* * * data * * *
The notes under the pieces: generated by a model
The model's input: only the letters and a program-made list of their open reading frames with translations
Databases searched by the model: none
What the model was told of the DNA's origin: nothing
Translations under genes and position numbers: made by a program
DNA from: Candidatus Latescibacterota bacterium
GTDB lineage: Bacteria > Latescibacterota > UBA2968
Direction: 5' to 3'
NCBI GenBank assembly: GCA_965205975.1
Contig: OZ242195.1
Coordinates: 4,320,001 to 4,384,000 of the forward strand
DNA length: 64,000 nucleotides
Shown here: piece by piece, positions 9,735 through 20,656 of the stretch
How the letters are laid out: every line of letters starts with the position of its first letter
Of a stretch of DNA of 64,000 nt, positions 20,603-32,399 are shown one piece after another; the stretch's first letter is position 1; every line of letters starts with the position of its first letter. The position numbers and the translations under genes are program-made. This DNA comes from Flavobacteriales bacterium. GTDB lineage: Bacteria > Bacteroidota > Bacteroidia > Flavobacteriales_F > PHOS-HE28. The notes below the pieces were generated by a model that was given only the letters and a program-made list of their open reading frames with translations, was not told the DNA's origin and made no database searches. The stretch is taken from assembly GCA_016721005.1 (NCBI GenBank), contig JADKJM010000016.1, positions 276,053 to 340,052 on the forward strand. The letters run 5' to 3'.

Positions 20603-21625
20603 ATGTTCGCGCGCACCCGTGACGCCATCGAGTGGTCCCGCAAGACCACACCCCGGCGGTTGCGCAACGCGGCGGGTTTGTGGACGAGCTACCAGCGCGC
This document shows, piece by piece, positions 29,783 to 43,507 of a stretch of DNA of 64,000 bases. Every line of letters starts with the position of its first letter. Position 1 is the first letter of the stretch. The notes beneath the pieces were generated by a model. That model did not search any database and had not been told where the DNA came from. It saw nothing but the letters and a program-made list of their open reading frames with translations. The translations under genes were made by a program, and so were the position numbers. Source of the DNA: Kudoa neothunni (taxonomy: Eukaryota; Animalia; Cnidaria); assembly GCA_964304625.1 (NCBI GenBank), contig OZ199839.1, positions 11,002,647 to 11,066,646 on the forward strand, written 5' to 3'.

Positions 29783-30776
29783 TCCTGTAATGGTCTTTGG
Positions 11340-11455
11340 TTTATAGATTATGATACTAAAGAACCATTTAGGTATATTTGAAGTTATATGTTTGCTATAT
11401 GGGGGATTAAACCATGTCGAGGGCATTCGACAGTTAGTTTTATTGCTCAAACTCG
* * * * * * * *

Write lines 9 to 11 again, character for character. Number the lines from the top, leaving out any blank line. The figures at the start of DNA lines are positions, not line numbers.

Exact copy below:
NCBI GenBank assembly: GCA_965205975.1
Contig: OZ242195.1
Coordinates: 4,320,001 to 4,384,000 of the forward strand